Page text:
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Amazon shopping for Apps

With rumours circling around a possible Amazon smartphone, Jonathan Legrand analyses the possible effects on the industry

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Photo Credit: Showbiz Kids
Photo Credit: Showbiz Kids

Among the many rumours orbiting Amazon's new products, the ones concerning its new smartphone seem the most credible. Apple's usual subcontractors - including Pegatron and Foxconn - have already been contacted about building such a device, and the production of a new smartphone seems to be the most logical and lucrative next step for the internet giant following its successful break into the Android tablet market.

However, it can be seen that the Android smartphone market is even more competitive. At Google's recent I/O conference, it was revealed that 900 million devices use Android as their operating system, with 48 million app downloads on Google Play (the virtual store set as default on all Android devices).

In addition to this, Amazon faces stiff competition in the form of the new Samsung Galaxy S4 smartphone, which will be available on Google Play for $640 (£421). Moreover, Google has decided to release some of its services - such as Google Hangout, and Sementique Search - to non-Android devices, in an effort to branch out and challenge Apple's FaceTime and Siri services. Moves like this make it ever more difficult for Amazon to persuade potential customers to buy their products over others.

But the news from Google is not all doom and gloom for Amazon; as Google revealed some new software gifts that will soon be available on all Android devices. These include:

> Google Games - a multi-platform interface that will allow multiplayer gamers to switch between computer, Android and/or Apple's iOS devices without interrupting the game play.

> Play Music All Access, a 'radio on demand' store working under paid registrations ranging from $9.99 to $7.99. This allows users to download some songs and listen to them offline, hunting for customers on Spotify's land.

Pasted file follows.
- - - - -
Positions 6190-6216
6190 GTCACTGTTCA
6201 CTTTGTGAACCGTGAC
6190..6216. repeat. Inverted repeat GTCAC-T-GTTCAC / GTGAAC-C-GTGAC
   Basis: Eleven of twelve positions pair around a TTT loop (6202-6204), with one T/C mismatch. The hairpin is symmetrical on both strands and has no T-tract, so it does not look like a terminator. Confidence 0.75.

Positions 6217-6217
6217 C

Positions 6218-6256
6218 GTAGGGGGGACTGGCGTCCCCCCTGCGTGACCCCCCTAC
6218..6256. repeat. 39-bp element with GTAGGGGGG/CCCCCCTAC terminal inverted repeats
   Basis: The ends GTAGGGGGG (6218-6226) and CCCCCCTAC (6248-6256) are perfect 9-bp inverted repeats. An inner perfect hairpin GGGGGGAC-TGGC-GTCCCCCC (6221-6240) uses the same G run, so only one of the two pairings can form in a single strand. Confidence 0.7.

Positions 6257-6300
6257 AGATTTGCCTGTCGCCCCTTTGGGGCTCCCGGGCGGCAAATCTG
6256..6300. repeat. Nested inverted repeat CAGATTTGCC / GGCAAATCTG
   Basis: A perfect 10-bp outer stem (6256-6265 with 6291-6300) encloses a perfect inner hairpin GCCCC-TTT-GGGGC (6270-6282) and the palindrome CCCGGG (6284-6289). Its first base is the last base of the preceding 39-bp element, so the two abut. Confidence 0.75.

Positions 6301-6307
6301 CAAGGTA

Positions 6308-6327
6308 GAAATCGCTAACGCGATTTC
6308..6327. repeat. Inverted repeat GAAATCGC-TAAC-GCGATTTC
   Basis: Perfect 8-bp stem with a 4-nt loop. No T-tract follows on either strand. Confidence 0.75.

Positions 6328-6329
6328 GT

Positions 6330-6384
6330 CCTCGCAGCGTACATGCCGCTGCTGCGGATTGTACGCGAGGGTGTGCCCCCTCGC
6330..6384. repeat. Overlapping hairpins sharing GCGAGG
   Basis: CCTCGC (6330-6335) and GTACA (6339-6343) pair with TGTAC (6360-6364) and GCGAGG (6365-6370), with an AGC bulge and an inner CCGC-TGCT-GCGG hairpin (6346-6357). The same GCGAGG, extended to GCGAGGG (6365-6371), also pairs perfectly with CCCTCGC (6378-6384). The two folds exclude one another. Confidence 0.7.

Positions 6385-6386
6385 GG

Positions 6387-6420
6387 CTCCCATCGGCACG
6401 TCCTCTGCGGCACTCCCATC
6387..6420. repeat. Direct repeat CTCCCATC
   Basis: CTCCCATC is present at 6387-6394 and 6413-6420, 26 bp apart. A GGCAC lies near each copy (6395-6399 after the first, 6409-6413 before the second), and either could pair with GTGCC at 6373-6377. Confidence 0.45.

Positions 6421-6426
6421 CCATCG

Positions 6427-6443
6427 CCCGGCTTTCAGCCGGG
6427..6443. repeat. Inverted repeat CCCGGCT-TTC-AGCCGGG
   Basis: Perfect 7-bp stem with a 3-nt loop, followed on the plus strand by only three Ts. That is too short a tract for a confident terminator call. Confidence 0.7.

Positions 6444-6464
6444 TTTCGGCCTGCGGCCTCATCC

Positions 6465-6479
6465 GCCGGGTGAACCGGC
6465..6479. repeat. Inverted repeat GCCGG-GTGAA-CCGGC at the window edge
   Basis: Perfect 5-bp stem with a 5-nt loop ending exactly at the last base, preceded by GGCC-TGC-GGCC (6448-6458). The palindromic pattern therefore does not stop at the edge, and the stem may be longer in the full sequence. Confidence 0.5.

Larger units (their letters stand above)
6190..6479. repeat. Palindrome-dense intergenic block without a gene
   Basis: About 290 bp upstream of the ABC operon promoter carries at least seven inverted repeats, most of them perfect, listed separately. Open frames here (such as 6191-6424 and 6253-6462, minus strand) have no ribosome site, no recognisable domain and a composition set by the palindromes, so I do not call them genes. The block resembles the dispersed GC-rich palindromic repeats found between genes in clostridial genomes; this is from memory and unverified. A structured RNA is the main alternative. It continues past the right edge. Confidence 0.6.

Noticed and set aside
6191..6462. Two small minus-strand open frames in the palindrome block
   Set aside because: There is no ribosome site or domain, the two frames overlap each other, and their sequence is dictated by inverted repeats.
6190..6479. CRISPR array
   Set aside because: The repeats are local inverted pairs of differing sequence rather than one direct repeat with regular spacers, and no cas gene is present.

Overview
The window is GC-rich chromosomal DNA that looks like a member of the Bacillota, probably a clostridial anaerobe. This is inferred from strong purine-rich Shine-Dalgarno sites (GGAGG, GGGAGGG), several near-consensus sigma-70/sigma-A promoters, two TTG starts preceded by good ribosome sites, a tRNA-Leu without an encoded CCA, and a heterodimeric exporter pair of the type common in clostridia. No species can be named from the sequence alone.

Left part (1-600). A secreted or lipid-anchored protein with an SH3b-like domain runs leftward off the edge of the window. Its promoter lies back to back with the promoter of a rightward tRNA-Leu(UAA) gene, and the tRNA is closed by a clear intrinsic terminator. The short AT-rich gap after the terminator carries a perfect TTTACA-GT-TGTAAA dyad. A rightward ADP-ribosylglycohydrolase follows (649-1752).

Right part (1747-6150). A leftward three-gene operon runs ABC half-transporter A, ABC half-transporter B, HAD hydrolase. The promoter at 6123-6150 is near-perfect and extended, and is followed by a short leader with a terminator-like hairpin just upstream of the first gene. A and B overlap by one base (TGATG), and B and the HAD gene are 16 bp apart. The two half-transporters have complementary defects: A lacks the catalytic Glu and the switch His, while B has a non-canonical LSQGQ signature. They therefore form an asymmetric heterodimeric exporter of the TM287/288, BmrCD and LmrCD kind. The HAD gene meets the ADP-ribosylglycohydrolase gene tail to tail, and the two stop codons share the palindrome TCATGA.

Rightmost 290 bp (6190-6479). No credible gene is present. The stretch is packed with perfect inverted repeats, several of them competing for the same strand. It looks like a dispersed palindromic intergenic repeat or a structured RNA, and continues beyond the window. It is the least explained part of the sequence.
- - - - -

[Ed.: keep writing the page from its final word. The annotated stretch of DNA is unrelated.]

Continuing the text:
> An ameliorated cloud storage space for high resolution photos - this has an automatic filter that repairs, on its own, all the small exposition, cropping or/and luminosity errors as soon as a user uploads his/her photos.

> Augmented Google Maps (looking more and more like Google Earth). This app gives the possibility to switch to a 3D view and see clouds' movements and traffic information live. The app will also 'learn' about its users over time, resulting in tailored recommendations suited to each individual.

Even with such a solid background and reputation, Amazon could give birth to unsuccessful products. As a result, the company has decided to try and override the Android software by allowing users to use Amazon application, films and games without the use of Google Play. This unique selling point might attract some customers, but more could be required to truly stand out amongst the competition.

According to the Wall Street Journal, Amazon will be presenting two new smartphone models, one of which promises to revolutionize the industry. Specifically, this model will possess a revolutionary interface and an autonomous 3D screen (without the use of special 3D glasses). Furthermore, the device will rely on users' eye movements for internal navigation (similar to recent innovations in Samsung's new smartphone, the Galaxy S4).

If Amazon truly plans on releasing a new 3D smartphone and counts on its user's eyes to control it, this ambition from the creator of the Kindle could consist of too much of a risk.

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